On Thu, Feb 24, 2005 at 05:28:13PM +0000, Daniel Goldsmith wrote:
> On Thu, 24 Feb 2005 16:16:32 +0000, Thomas Bridge <thomas at wibble.to> wrote:
> > One of the costs of living in rural location's is that the range of
> > services that are available generally is more limited than in the towns. That's
> > the trade off you make for living in an area where traffic jams mean
> > getting caught behind the sheep moving from field to field.
> Rural, who's talking rural?
you're not the only ILUG who wants broadband.
> Try a Douglas, Cork number on the Smart site - no date, no plans.
> Douglas is a medium-density central/suburban area, less than two miles
> from the city centre, mainly populated by ABC1 socio-econ groups with
> high disposable income, and, most importantly, a high population of
> teen+ kids. Not some Llanoglen valllley filled with Williamses.
> Traffic jams there means sitting in solid tailbacks the whole way into
> the city.
They don't have plans for Bray either, and I have tried a Bray number.
Smart will roll out to where they think will make the most money - it's
possible they don't think Bray nor Douglas will do that. All things
like this will start with the capital city first - and staff in Dublin
can't unbundle Cork exchanges at the same rate as Dublin, so to do
Cork, Smart would need to put a Cork team together.
> Try Midleton, County Cork - Midleton is a town, yes, some ten miles
> from the Cultural capital, but with a mid-to-high-earning base
> population, with large commuting population in service/professional
> industries, mainly young and with college education. No date, no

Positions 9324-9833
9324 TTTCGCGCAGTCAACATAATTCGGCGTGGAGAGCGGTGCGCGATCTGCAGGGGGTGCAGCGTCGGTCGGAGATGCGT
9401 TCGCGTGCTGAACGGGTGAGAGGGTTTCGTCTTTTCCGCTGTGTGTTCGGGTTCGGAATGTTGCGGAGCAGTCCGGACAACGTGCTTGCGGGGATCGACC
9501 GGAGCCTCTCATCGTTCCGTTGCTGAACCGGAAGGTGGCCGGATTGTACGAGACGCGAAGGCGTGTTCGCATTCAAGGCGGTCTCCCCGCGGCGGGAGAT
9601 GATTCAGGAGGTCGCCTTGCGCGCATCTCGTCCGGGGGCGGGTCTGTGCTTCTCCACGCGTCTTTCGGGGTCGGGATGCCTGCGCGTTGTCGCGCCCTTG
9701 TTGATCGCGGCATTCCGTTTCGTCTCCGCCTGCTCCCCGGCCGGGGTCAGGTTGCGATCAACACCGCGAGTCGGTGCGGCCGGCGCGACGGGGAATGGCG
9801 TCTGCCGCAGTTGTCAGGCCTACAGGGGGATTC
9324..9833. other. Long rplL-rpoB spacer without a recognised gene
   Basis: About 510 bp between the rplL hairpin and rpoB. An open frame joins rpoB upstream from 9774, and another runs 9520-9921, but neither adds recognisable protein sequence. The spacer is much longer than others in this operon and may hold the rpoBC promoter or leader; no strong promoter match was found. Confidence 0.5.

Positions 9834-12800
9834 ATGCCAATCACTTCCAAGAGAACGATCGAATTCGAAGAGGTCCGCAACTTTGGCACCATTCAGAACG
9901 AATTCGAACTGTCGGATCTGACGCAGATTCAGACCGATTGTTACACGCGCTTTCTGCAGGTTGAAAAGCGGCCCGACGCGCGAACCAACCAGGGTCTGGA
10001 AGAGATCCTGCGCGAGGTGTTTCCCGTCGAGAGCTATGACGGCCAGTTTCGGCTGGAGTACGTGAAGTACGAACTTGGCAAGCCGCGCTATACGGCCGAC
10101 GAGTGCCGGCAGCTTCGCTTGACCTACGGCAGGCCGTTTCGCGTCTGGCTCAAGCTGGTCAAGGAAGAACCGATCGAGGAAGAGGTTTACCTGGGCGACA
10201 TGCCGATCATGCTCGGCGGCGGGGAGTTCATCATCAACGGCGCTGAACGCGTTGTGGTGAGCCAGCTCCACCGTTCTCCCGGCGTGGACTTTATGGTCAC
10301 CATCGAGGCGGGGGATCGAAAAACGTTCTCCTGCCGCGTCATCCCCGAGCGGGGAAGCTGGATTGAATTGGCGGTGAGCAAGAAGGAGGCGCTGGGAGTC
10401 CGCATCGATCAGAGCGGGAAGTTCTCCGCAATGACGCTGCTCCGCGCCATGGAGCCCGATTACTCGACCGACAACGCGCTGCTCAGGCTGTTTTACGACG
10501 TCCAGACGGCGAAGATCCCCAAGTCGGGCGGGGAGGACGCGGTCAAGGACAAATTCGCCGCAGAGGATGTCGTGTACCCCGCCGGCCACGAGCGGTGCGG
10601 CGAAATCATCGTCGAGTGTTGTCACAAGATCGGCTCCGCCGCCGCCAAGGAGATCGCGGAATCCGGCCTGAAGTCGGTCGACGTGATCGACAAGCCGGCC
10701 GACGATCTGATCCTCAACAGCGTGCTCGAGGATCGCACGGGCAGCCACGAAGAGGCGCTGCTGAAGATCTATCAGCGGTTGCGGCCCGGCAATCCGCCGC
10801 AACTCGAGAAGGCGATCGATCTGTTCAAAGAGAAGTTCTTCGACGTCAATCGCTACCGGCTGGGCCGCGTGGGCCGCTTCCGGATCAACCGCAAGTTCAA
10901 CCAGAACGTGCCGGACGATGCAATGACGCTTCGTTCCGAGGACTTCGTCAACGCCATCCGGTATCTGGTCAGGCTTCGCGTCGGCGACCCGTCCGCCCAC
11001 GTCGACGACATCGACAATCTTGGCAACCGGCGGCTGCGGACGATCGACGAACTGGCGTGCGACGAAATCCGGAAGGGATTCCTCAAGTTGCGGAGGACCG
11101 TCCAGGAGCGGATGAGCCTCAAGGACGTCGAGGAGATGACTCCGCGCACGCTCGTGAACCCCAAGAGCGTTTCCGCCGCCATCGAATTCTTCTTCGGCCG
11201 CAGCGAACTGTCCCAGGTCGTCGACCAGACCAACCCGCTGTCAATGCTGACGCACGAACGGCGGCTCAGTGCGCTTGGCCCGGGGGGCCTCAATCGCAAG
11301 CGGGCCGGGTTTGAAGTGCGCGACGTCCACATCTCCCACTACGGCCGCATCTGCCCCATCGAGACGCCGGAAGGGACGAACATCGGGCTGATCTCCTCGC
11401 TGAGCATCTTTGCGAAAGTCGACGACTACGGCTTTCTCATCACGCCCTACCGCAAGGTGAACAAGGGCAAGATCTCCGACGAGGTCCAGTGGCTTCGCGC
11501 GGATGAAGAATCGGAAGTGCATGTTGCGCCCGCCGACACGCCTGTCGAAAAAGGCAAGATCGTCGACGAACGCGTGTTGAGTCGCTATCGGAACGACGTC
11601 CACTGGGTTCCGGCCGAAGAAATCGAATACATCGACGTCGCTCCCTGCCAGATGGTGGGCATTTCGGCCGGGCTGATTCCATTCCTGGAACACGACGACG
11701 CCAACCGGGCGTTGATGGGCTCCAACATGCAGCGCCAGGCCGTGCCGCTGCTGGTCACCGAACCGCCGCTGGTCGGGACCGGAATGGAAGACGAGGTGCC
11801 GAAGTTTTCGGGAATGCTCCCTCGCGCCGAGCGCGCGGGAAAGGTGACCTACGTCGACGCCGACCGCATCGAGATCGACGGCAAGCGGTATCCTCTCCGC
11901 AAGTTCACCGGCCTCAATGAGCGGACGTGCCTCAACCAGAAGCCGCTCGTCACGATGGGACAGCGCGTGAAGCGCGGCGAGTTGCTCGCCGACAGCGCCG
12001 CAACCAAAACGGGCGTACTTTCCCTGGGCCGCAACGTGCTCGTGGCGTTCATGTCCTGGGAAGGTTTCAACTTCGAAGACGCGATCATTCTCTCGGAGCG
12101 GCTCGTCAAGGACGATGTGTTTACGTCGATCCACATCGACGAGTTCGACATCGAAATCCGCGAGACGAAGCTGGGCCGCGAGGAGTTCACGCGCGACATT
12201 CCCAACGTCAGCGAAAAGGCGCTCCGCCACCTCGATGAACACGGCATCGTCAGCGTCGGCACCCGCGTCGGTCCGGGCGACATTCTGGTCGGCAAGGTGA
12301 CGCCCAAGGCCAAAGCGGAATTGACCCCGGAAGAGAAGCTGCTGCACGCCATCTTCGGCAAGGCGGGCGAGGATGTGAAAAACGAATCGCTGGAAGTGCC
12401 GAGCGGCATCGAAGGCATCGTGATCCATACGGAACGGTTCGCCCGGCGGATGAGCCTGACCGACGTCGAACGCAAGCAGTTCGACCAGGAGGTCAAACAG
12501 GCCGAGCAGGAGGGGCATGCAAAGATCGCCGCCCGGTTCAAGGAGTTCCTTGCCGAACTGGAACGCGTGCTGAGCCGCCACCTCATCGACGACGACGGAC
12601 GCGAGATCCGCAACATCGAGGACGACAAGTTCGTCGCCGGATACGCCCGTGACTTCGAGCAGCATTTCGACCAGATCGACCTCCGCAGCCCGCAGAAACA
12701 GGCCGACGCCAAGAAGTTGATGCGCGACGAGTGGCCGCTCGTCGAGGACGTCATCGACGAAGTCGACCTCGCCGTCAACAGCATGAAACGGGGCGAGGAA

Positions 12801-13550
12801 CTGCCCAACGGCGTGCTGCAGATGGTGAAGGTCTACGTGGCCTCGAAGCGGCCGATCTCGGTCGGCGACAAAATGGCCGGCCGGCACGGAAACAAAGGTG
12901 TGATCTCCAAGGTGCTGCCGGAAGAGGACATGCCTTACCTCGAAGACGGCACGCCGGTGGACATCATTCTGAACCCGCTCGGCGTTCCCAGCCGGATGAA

> Not having even long-term roll-out plans available to those living in
> those areas is just, IMO, not understandable.
Well I'm sure if you present the business case for it to Smart, they'll
listen. But building the infrastructure isn't cheap.
Bitter experience tells me though that you never announce dates or even
roll out plans for an area until you're 100% sure you're doing it, as other
wise you'll spend hours on the phone taking calls from people bitching
about the fact its months away, or you're coming late.
Maintained by the ILUG website team. The aim of Linux.ie is to
support and help commercial and private users of Linux in Ireland. You can
display ILUG news in your own webpages, read backend
information to find out how. Networking services kindly provided by HEAnet, server kindly donated by
Dell. Linux is a trademark of Linus Torvalds,
used with permission. No penguins were harmed in the production or maintenance
of this highly praised website. Looking for the
Indian Linux Users' Group? Try here. If you've read all this and aren't a lawyer: you should be!